So many people know about tumors and cancer from personal experience with friends, family, themselves and/or their pets. Since we work with cancer regularly in our patient population as well, I thought this post would be good to share for people to understand the process (whether in humans or pets).
What is a tumor?
A tumor is the uncontrolled growth of abnormal cells. A tumor begins when normal cells in a body mutate into abnormal cells which, instead of following the normal cell process of reproducing, maturing and dying, just keep reproducing without ever maturing or dying. So they keep growing, forming a mass known as a tumor.
If the tumor remains localized in the tissue in which it started, the abnormal cells are considered benign, which means “harmless”. They’re abnormal, but they don’t spread anywhere. So if a benign tumor is surgically removed, the problem is usually solved. Benign tumors are common, however, to form anew in the same part of the body or in different parts.
If the abnormal cells are NOT benign that means they have either spread to surrounding tissue or they have traveled through the bloodstream or the lymphatic system to other parts of the body to establish colonies of new tumors – they are considered malignant.
Malignant cells are what we call cancer. Their process of invasion and spread is called metastasis.
What Causes Tumors and Cancer?
Tumors and cancers used to be diseases of old dogs, and they still account for almost half of all canine deaths over age 10. But today an alarming number of young dogs are developing cancer. Why?
First, because the tendency for cells to mutate can be inherited – and the unwise breeding practices that are so popular today (breeding related dogs together) have caused these kinds of faulty genes to become widespread in the purebred population.
Second, because canine immune systems are much weaker today than they used to be, and a weak immune system is unable to prevent mutated cells from spreading. Again, weak immune systems are perpetuated by unwise breeding practices, along with poor nutrition, excessive vaccinations, over-use of drugs and medications, and the increasing presence of toxic chemicals in our dogs’ environments.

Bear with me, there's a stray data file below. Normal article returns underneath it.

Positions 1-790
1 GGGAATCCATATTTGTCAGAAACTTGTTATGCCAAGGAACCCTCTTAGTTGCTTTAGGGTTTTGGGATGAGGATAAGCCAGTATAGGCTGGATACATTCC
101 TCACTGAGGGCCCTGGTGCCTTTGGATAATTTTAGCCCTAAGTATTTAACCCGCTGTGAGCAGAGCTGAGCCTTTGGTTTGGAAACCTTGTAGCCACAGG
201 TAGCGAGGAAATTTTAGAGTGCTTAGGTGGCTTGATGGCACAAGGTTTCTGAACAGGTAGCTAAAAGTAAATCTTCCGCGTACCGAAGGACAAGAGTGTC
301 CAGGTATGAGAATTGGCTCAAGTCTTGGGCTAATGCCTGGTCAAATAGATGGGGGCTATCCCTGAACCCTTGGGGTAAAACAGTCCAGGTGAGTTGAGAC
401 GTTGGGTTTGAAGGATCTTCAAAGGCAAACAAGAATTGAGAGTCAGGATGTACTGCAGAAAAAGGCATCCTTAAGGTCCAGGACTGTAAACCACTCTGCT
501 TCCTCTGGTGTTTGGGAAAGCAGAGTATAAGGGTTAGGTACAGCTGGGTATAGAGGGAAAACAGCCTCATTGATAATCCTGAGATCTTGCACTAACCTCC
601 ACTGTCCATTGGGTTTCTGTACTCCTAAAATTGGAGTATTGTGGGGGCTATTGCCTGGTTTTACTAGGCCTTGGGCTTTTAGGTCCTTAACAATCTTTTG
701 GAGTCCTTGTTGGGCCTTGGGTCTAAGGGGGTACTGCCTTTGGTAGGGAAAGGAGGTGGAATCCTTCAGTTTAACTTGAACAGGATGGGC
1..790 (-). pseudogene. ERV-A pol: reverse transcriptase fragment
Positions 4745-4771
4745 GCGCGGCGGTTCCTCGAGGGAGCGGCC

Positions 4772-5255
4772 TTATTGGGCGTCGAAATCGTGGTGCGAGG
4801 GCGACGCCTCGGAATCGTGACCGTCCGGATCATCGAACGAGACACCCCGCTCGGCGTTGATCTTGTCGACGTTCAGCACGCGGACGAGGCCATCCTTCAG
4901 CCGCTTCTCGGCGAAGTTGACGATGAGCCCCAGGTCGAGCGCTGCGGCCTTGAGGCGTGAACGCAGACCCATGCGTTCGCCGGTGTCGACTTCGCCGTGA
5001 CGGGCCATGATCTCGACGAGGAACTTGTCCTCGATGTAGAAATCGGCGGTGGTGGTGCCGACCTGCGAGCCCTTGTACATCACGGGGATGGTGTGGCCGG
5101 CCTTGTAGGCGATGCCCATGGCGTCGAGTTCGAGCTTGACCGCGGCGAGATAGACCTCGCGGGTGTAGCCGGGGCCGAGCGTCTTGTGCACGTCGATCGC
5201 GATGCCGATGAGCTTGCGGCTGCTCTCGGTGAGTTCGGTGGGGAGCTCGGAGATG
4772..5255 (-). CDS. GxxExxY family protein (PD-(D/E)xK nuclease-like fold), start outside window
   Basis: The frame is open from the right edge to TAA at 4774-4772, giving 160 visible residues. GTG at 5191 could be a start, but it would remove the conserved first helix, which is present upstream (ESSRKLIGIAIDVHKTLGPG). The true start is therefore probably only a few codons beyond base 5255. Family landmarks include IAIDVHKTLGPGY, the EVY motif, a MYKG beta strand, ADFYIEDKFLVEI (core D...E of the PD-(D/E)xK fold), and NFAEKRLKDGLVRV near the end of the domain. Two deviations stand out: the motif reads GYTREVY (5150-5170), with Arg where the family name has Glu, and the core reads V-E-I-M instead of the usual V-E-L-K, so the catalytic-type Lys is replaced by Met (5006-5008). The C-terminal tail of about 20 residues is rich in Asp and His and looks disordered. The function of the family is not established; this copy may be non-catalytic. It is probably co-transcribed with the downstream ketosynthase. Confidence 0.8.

What are the symptoms of a tumor?
A tumor can start in virtually any cell in your dog’s body – skin cells, lymph gland cells, bone marrow cells, bladder cells, blood vessel cells, mammary gland cells, etc. Some tumors develop so deep inside the body that they cause vague symptoms that are hard to detect and recognize. Some tumors present themselves as a growth, either attached to your dog’s skin like a wart or raised lesion (spot/bump), or under the skin as a lump or mass.
Remember – don’t panic if you see or feel a growth on your dog as this is not always a tumor! Sebaceous cysts, fatty lipomas, and warts are all very common growths on dogs. These are not tumors (as they are not formed by normal cells mutating into abnormal cells). But if you do notice any mass that is getting larger, it’s good to have the area checked by your Vet.
What are the most common tumors and cancers in dogs?
Adenoma and adenocarcinoma:
An adenoma is a benign tumor formed by glandular tissue cells almost anywhere – such as in the sebaceous glands, mammary glands, anal glands, thyroid gland, lungs, kidneys, liver, intestines, prostate, nasal cavity, etc.
One common form of adenoma is a sebaceous gland tumor, which appears as a warty growth around a hair follicle.
Another form of adenoma is a perianal tumor which appears as a lump in the anal region, usually in older male dogs who have not been neutered. Testosterone stimulates anal tissue into developing adenomas – if you neuter your dog when young, he is unlikely to develop an adenoma later in life.